French may be GMO averse, but its scientists still innovating in biotech

France bans gmos

While Silicon Valley cooks up eggless mayonnaise and salt without sodium, French entrepreneurs are doing away with supermarkets. Despite traditionally opposing approaches to food, the U.S. and France are allied in a quest to modernise the way we eat.

As food becomes one of the tech scene’s fastest growing areas, entrepreneurs around the world are innovating to meet consumers’ demands for fresher, ethical and more environmentally friendly foodstuffs.

Two countries leading the revolution make an unlikely duo when it comes to sitting down to dinner, but the US and France have plenty to learn from each other when it comes to the production, delivery and consumption of food.

“Innovators want to come to France because we are much more open-minded than elsewhere in Europe,” 33entrepreneurs’ Camphuis told FRANCE 24. “France has traditionally been a very centralised, institution-guided country, but after the financial crisis we became very open to change,” he said.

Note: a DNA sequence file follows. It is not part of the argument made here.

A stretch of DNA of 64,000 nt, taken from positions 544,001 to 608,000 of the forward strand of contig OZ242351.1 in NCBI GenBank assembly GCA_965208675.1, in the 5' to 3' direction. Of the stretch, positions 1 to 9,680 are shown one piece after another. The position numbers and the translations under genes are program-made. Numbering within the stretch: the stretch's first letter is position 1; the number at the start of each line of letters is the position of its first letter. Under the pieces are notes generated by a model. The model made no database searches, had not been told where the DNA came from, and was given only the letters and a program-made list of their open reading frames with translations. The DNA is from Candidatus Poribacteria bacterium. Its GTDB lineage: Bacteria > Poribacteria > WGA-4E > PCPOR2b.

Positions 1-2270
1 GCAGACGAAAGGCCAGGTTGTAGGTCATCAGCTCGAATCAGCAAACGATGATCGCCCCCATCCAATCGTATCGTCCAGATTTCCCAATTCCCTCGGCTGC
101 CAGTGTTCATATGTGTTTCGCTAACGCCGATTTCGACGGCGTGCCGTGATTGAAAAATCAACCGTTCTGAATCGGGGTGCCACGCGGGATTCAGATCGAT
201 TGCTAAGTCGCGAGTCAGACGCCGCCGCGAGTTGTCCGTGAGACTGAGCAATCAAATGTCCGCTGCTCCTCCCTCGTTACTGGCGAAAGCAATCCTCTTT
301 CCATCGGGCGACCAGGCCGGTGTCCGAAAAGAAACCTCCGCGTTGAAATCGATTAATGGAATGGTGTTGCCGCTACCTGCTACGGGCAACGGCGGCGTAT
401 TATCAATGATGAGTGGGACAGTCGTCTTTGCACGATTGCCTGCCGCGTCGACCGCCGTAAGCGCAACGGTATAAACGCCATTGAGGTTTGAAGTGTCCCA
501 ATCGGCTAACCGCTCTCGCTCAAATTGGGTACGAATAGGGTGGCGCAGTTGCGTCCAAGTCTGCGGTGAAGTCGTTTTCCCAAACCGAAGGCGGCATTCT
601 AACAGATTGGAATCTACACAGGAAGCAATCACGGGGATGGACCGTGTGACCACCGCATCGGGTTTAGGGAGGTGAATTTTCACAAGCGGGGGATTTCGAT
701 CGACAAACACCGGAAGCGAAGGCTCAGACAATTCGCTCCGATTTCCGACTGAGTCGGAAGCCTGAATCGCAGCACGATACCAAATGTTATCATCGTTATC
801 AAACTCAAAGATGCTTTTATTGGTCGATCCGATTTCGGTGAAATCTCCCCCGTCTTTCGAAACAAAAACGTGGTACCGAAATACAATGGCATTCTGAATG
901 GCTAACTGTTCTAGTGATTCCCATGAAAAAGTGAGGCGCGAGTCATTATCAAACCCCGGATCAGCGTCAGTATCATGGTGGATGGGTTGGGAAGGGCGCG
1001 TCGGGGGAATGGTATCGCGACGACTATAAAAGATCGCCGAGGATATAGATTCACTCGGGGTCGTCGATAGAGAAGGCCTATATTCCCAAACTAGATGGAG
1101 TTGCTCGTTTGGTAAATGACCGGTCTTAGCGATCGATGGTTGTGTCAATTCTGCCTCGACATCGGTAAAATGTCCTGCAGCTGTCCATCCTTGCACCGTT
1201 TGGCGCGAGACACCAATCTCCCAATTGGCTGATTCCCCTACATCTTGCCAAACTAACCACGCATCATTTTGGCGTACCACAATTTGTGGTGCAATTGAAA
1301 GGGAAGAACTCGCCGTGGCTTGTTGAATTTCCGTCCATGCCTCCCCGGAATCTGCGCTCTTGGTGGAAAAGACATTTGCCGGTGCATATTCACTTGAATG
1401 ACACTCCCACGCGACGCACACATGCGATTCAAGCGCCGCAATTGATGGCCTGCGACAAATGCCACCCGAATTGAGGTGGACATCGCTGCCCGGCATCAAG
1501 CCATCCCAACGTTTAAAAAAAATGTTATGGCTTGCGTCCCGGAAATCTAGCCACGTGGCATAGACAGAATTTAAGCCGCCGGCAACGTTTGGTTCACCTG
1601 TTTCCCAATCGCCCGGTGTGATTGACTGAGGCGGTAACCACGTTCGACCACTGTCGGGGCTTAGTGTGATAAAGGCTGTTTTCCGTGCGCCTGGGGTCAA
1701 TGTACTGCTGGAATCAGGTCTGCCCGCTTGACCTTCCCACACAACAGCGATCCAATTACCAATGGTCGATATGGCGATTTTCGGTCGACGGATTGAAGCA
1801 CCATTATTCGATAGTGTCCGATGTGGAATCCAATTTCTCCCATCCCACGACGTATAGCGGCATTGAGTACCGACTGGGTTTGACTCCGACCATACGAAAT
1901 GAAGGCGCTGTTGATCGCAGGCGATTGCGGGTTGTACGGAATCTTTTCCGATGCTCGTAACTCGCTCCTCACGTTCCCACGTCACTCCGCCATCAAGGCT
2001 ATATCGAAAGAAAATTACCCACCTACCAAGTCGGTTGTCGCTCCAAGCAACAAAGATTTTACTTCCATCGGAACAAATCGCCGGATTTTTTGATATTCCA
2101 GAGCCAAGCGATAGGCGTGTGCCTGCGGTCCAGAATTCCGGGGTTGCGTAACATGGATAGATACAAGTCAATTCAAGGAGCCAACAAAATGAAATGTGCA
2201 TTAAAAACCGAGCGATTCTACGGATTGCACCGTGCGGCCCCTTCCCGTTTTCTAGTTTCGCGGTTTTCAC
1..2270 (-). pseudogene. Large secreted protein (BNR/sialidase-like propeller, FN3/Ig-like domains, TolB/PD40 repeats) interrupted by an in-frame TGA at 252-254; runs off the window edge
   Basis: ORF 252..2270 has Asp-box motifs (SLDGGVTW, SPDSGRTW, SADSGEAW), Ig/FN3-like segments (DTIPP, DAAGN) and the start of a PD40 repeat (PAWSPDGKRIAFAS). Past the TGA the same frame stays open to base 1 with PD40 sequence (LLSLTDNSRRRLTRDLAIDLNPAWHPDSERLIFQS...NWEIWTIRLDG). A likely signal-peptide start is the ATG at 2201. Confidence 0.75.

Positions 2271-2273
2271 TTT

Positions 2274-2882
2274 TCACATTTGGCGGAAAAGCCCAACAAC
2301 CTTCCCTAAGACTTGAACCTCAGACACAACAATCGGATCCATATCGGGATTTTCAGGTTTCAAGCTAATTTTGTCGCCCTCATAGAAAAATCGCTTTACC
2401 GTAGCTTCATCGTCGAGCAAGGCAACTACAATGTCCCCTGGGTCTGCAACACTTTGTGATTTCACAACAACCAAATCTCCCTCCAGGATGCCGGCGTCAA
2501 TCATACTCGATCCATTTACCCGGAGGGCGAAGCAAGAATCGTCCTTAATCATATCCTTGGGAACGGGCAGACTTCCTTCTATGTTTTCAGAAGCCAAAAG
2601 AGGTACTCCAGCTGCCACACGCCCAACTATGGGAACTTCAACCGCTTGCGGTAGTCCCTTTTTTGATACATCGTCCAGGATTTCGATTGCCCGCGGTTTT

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France is also making waves on the biotechnology front, as a leader in developing insect consumption for humans, pets and livestock. Ynsect has raised more than seven million euros and hopes to start producing on a commercial scale this year… in the heartland of red meat.

French innovators might meet more resistance to change than their US counterparts, but Camphuis is convinced that the country is moving on.

“Any disruption generates friction,” he said. “But the old world has to accept it. It will pass.”

The GLP aggregated and excerpted this blog/article to reflect the diversity of news, opinion and analysis. Read full, original post: France and the US lead the food tech revolution

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